[page 369]


Table of Contents

The closest affinities of the rudderfishes are with the mackerel-like fishes. They have moderately stout bodies, short blunt snouts with convex profiles, and a moderately deep caudal peduncle without longitudinal keels. The single dorsal fin extends from over the pectorals to the caudal peduncle; the front part of the dorsal is spiny, either reduced to a few flexible spines covered over by the skin so that it is hard to find them, or represented by several detached spines so short that they might be overlooked, and preceding the much longer soft-rayed part of the dorsal. The tail fin is only slightly emarginate; the anal fin is similar to the dorsal in shape but much shorter; the ventrals are below the pectorals, and are smaller than the latter. The mouth is small, with small teeth in the jaws. Only two species are known off the Atlantic coast of the United States.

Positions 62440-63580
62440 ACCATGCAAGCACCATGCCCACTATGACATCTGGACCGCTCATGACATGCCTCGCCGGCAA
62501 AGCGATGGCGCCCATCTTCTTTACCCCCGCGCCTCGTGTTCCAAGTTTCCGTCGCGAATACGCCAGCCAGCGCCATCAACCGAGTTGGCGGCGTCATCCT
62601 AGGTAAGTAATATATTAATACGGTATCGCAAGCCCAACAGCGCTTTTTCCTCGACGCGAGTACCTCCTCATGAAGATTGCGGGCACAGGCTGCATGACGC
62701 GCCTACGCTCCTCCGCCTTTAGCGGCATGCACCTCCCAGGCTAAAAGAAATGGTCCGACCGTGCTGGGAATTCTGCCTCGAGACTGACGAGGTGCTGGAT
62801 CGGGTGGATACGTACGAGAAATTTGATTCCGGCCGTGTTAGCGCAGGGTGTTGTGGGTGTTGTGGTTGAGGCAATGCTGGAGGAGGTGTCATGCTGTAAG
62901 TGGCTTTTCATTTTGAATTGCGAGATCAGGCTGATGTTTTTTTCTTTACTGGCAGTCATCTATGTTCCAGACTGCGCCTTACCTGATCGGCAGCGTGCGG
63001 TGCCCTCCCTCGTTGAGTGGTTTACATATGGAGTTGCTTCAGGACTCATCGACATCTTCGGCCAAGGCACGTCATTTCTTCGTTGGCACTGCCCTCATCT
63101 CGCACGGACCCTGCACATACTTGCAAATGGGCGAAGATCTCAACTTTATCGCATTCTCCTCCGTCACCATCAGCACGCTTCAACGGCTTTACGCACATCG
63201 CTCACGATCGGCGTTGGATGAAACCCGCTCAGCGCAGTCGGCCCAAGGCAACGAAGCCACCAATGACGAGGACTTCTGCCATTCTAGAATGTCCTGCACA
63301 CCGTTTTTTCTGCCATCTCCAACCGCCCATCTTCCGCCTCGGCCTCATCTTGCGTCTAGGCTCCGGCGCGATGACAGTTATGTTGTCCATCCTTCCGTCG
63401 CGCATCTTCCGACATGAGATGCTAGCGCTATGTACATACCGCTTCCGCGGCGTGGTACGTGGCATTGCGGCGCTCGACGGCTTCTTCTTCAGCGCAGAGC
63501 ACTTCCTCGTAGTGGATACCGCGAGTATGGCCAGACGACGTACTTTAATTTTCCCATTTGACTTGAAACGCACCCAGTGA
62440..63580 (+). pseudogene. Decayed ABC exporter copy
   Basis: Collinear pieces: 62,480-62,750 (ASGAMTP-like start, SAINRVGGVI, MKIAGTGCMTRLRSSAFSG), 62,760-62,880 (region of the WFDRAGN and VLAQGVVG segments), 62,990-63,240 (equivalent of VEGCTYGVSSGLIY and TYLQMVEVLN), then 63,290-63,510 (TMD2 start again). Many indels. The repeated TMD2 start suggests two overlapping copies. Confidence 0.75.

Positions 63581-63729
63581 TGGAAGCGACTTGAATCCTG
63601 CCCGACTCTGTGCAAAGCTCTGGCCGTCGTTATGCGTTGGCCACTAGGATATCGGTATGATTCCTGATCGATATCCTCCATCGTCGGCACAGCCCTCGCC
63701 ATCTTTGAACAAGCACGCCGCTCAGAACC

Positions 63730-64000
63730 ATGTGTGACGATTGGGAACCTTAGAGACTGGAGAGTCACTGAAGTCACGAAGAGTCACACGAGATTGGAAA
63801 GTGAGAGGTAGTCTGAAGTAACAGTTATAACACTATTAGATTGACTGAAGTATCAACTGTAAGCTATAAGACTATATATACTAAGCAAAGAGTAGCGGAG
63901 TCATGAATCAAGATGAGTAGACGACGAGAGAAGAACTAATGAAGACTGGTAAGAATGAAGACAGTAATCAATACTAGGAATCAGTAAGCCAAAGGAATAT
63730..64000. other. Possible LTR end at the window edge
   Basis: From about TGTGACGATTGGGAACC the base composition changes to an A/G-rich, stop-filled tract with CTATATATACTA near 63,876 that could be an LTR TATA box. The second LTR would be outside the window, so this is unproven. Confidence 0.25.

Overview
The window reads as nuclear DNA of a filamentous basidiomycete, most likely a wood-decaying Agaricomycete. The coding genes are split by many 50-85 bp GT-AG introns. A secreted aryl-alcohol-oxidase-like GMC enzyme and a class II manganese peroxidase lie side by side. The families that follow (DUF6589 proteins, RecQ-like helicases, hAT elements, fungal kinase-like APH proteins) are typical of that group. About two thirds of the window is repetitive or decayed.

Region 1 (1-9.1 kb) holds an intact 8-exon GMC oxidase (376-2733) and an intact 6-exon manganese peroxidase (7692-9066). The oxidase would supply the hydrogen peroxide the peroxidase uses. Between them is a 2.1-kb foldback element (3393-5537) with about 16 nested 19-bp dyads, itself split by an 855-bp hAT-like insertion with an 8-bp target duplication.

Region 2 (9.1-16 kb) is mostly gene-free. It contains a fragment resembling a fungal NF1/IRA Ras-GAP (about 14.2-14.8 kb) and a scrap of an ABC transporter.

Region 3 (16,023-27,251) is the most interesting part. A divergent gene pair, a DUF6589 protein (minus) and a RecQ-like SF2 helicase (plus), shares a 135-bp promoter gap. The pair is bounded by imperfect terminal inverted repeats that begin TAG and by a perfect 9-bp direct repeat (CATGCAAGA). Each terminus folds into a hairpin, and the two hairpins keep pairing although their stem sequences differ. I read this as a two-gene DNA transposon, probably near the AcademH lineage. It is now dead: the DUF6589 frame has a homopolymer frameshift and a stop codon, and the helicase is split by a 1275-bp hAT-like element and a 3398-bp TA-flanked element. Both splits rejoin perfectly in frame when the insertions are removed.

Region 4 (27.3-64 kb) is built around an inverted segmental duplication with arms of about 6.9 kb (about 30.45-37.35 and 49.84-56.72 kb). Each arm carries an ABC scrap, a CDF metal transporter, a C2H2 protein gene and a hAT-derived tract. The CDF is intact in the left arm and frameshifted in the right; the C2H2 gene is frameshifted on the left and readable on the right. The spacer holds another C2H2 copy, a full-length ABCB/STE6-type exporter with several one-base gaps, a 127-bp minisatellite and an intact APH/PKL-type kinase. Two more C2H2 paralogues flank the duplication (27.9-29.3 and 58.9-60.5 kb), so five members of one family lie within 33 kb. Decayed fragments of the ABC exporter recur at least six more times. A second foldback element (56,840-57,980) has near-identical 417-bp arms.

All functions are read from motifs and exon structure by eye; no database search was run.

1. The single dorsal fin is preceded by 6-8 short detached spines; the sides of the head are scaly Barrelfish, p. 369
2. The dorsal fin is not preceded by any detached spines; there are no scales on the sides of the head Black ruff, p. 370